It’s a pretty helpless feeling to be stationed far from home as an active duty member of the military, often in dangerous locations, and know that someone is running wild with your financial and personal identity.
US soldiers stationed abroad are often left relying on spotty wifi or phone service at off-peak times due to time zone differences when trying to put things right after a personal data breach. Even more daunting must be the feeling of finally returning home to your family or household and discovering that someone has been using your financial information for months, or even years.
These attacks come at an especially difficult time for the military. Identity theft can leave soldiers fighting a whole new battle to clear their names and secure their financial statuses. Soldiers who are returning from a lengthy deployment often have to rebuild their stateside lives, but identity theft can result in obstacles. These citizens may now have significant expenses they must incur, such as finding housing and being approved for a mortgage or lease, financing a car, furniture, and appliances, or applying for student loans to return to school.
All of this could be why identity theft is one of the top ranked crimes plaguing active duty military service men and women, and it’s on the rise. The lack of access to secure computers to keep up with accounts and the knowledge that these soldiers are in high-stress, high work volume situations makes them the perfect targets for thieves. In addition, spouses’ and children’s identifiable information is easily accessed through the service member’s records, coupled with the frequent address changes and sudden moves that military families make. This means that military identity theft is alluring and all too easy to accomplish.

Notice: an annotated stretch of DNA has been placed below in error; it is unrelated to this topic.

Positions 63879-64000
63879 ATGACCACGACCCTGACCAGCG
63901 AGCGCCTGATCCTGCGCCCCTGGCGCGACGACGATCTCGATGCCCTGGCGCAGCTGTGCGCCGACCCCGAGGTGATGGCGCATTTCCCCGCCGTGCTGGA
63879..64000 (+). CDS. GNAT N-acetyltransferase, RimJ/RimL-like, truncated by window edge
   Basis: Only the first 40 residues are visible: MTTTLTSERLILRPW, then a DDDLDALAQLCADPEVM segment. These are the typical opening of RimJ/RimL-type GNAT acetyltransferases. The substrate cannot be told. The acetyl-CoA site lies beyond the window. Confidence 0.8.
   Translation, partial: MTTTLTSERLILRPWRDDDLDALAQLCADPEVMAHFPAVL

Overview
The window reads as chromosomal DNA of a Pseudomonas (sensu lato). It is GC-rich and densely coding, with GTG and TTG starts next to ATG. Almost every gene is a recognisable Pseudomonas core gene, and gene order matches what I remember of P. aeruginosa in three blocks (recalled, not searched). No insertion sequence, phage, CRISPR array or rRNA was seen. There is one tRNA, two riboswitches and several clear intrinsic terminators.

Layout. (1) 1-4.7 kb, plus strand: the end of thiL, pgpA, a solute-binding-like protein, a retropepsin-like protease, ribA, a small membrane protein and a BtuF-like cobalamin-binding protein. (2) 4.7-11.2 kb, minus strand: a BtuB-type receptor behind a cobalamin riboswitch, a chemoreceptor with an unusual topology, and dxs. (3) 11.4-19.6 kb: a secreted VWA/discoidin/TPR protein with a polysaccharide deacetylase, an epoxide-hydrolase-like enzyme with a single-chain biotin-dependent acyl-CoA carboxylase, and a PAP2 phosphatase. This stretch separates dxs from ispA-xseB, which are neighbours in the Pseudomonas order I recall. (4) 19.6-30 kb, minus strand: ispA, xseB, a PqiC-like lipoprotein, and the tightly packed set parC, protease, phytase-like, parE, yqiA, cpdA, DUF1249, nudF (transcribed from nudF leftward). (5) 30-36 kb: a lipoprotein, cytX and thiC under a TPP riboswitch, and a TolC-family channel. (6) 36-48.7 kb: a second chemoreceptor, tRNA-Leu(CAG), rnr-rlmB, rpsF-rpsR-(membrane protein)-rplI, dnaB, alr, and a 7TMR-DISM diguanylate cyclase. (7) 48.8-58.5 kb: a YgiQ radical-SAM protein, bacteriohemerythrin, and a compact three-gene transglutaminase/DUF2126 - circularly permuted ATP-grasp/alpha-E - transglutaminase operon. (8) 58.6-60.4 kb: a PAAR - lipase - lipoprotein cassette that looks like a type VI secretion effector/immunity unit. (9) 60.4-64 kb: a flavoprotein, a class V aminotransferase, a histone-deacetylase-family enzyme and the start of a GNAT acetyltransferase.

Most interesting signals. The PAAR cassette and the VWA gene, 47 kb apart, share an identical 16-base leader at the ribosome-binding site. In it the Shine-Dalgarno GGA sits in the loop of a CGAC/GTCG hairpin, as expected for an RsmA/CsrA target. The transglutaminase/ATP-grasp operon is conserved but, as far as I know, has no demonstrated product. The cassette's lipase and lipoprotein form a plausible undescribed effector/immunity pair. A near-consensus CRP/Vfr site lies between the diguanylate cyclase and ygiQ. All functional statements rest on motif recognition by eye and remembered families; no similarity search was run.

But one state is now cracking down on military identity theft and is seeking to make the recovery process much more streamlined for the people whose job it is to protect the freedom of others. Ohio legislators are at work on a bill that will not only increase the felony level by one degree for thieves who steal from active duty military, but will also open the door for civil suits brought against the thieves. This bill has already passed the House and is currently under debate in the Senate.
Ohio certainly isn’t alone in the understanding that military service members need to feel confident and protected while they’re away serving their country. Several other states have already imposed action against criminals who go after the military or their families. New Jersey has pending legislation in place to impose stricter punishments on people who knowingly commit this type of fraud against service members, and Illinois, New York, and North Carolina already have tougher penalties for those who hack the information of the soldiers, veterans, or their families.
If you found this information helpful, you may want to consider taking part in the Identity Theft Resource Center's Anyone3 fundraising campaign. For more information or to donate please visit http://www.idtheftcenter.org/anyone-3.